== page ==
Third, migration to urban areas has resulted in more jobs in the real estate construction sector which takes in unskilled labour. This has been the trend in the past. Now, 2017-18 was a year when Real Estate (Regulation and Development) Act, 2016 (RERA) was enforced post-demonetisation and there was a perceptible slowdown in the real estate sector, especially commercial and non-affordable housing projects. The stock of inventory tended to increase which slowed down the pace of new projects. This, combined with a slow pace of growth in private infrastructure, meant that these jobs also became scarce. Therefore, the intake of labour was restricted.

Fourth, the youth of today also has aspiration and often are unwilling to take on low-skill jobs once they have a recognised degree. However, given that the economy is not growing at the desired pace of 8 percent-plus in the last three years; demand for labour has been restricted to the higher-end—engineers, management graduates and other professionally qualified personnel. This makes a basic degree irrelevant for employment and while local laws ensure there is employment in supermarkets and e-commerce businesses, migratory labour is not within the perimeter.[12]

Steps taken by the Government[edit]

Mahatma Gandhi National Rural Employment Guarantee Act 2005

The Government of India has taken several steps to decrease the unemployment rates like launching the Mahatma Gandhi National Rural Employment Guarantee Scheme which guarantees a 100-day employment to an unemployed person in a year. It has implemented it in 200 of the districts and further will be expanded to 600 districts. In exchange for working under this scheme the person is paid 150 per day.[citation needed]

Apart from Employment Exchange, the Government of India publishes a weekly newspaper titled Employment News. It comes out every Saturday evening and gives detailed information about vacancies for government jobs across India. Along with the list of vacancies, it also has the notifications for various government exams and recruitment procedures for government jobs.

Steps taken on Disguised Unemployment

Agriculture is the most labour absorbing sector of the economy. In recent years, there has been a decline in the dependence of population on agriculture partly because of disguised unemployment. Some of the surplus labour in agriculture has moved to either secondary or the tertiary sector. In the secondary sector, small scale manufacturing is the most labour absorbing. In case of the tertiary sector, various new services are now appearing like biotechnology, information technology and so on. The government has taken steps in these sectors for the disguised unemployed people in these methods.[13]

National Career Service Scheme

The Government of India has initiated National Career Service Scheme whereby a web portal named National Career Service Portal (www.ncs.gov.in) has been launched by the Ministry of Labour and Employment (India). Through this portal, job-seekers and employers can avail the facility of a common platform for seeking and updating job information. Not only private vacancies, contractual jobs available in the government sector are also available on the portal.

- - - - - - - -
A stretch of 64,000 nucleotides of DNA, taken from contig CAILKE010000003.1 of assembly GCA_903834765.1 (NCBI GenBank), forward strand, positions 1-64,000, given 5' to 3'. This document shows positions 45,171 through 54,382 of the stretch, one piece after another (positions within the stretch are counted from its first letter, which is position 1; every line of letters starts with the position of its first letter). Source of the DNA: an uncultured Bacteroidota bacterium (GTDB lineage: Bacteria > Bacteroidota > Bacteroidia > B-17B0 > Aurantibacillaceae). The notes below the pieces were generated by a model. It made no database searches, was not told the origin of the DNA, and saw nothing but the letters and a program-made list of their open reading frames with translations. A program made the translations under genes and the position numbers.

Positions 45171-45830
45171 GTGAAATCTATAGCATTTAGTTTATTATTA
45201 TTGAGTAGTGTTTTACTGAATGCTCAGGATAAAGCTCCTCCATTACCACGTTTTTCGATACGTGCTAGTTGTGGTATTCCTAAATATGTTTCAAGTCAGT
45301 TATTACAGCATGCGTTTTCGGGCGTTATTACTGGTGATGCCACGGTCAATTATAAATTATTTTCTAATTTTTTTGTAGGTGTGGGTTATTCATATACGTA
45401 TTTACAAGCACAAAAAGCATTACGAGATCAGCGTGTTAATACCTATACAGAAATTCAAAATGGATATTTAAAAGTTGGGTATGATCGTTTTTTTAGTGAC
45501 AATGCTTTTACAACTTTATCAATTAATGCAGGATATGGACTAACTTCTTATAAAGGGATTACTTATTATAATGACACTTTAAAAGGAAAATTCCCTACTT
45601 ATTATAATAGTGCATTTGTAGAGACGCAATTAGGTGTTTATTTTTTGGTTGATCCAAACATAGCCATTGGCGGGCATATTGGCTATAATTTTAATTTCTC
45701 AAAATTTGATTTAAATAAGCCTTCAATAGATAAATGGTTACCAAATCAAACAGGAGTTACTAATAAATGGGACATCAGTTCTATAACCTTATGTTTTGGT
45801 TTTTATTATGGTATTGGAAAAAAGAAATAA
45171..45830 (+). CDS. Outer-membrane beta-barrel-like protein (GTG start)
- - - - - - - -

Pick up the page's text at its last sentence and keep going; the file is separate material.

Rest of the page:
See also[edit]


  1. ^ Papola, TS (1 May 2014). An assessment of labour statistics system in India (PDF). Country office New Delhi: ILO. Retrieved 9 November 2018.
  2. ^ "Unemployment Statistics". www.labour.gov.in. Ministry of labour and employment. Retrieved 9 November 2018.
  3. ^ Madan Sabnavis (31 January 2019). "NSSO data confirms India's jobs crisis: Unemployment at 45-year high of 6.1 percent, way out is to make economy grow". Retrieved 31 January 2019.
  4. ^ Tandon, Rajguru. "India Needs 10 Million Jobs Per Annum Till 2030 To Counter Unemployment". BW Businessworld. Retrieved 25 February 2019.
  5. ^ Bureau of Labour Statistics, Indian Government. (8 October 2010). "Report on Employment & Unemployment Survey (2009-10)" (PDF). Retrieved 29 March 2014.
  6. ^ The first India Skills Report 2014 launched
  8. ^ "Socio-Economic Profiles & Inter-State comparison of some Major States of India" (PDF). Economic Survey 2012-13, Government of India. 2012–2013. p. 276. Retrieved 21 April 2014.
  9. ^ "By hiding unemployment data, the government will not help the economy - or itself". The Telegraph. Calcutta. 17 January 2019. Retrieved 20 February 2019.
  10. ^ Daniyal, Shoaib (31 January 2019). "The Daily Fix: Modi government bid to hide unemployment rate, other key data hurts Indian democracy". Scroll.in. Retrieved 20 February 2019.
  11. ^ "Unemployment in India". digitalLEARNING. 8 December 2017. Retrieved 20 February 2019.
  12. ^ Madan Sabnavis. (31 January 2019). "NSSO data confirms India's jobs crisis: Unemployment at 45-year high of 6.1 percent, way out is to make economy grow". Retrieved 31 January 2019.
  13. ^ Employment News